Walton still irrepressible after all these years
SAN DIEGO — You never know who you’re going to run into at the ball game and on Tuesday night at Petco Park it was Bill Walton, the former center who was one of my closest friends back in the day when having a great big man meant everything in the pre-Magic, pre-Michael, even pre-Dr. J. NBA.
Walton threw out the first pitch prior to his hometown Padres tilt against the Reds and needed three shots at it to get the ball from the rubber over the plate without a bounce. But give him his space. He’s nearing 60, survived spinal fusion and three years on his back. In his day, he was the best big man at moving the ball around the court I’ve ever seen.
“I come from the era of three to make two,” Walton explained. “That was from 15 feet. This is 60-feet, 6-inches. That’s a long way. That’s two-thirds of the court.”
Walton was so counter culture back then. There was the relationship with Jack Scott. He never told me whether he harbored the kidnapped turned fugitive Patty Hearst. But he was a Dead Head and great to talk to. And when he was signed by the San Diego Clippers, I jumped at a chance to cover him even though a foot injury kept Walton from playing any more than one game a week. I learned more about the tarsal navicular bone back then than I could have ever imagined. But that was life covering Bill. He was eclectic and loved basketball. Still is. Still does.
Here’s a little piece of his philosophy: “Basketball has nothing to do with size and strength. Skill. Timing. Position. It’s a thinking man’s game. You win when you’re the smartest and you make the emotional commitment to be the champion.”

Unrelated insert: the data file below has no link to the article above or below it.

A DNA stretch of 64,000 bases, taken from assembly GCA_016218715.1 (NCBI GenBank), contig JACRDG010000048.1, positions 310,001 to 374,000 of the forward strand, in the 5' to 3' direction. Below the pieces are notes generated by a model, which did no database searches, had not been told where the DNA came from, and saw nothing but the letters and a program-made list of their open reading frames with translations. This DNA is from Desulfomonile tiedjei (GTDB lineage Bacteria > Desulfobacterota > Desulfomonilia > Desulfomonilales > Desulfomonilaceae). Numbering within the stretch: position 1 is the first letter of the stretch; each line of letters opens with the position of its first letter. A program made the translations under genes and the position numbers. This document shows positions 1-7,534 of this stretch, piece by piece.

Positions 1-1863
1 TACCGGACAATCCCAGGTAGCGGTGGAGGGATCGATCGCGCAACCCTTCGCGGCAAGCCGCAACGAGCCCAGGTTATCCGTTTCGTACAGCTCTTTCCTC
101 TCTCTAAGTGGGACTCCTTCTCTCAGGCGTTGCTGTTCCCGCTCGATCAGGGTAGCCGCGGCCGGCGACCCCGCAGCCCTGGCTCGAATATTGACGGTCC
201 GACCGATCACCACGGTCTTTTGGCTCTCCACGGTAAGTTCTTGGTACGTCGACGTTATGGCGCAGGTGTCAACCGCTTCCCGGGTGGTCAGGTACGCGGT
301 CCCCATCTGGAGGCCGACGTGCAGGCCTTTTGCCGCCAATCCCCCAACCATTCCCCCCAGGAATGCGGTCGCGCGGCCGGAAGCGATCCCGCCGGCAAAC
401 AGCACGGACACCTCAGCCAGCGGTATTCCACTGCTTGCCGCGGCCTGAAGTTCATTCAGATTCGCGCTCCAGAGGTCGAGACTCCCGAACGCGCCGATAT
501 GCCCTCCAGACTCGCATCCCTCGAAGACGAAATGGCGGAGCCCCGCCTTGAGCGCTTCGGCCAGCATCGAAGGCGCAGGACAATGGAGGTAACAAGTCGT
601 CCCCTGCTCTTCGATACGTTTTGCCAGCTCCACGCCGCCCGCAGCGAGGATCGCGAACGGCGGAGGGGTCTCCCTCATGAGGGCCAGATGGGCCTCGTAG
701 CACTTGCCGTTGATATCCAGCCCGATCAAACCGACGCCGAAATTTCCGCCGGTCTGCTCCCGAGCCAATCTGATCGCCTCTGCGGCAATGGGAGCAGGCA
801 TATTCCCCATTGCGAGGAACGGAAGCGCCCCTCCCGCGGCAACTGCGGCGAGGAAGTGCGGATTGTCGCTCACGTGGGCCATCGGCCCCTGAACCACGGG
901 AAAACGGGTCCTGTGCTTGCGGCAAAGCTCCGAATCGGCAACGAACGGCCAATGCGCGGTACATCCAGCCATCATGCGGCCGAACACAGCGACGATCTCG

Walton was referring to the Lakers bringing star point guard Steve Nash into the fold to play alongside Kobe Bryant in the same backcourt.
“I’m just as excited as I can be,” he said.
Walton was wearing a Padres jersey with his trademark No. 32 on the back. On the front were mustard stains, signs of a night well spent at the ballpark.
Walton is a San Diego native through and through. Played his high school ball at Helix High. Played his college ball up the road at UCLA. Won his NBA championships leading the Portland Trailblazers and playing understudy to Robert Parish with the Boston Celtics. His characteristic red hair is all white now. He has outlived two of his heroes: Coach John Wooden and Jerry Garcia, the lyrical soul of the Grateful Dead. And he considers himself “the luckiest guy in the world.”
“San Diego is home for me. I’m the proudest and most loyal San Diegan there is,” he said. “This is the most fantastic place in the world to live.”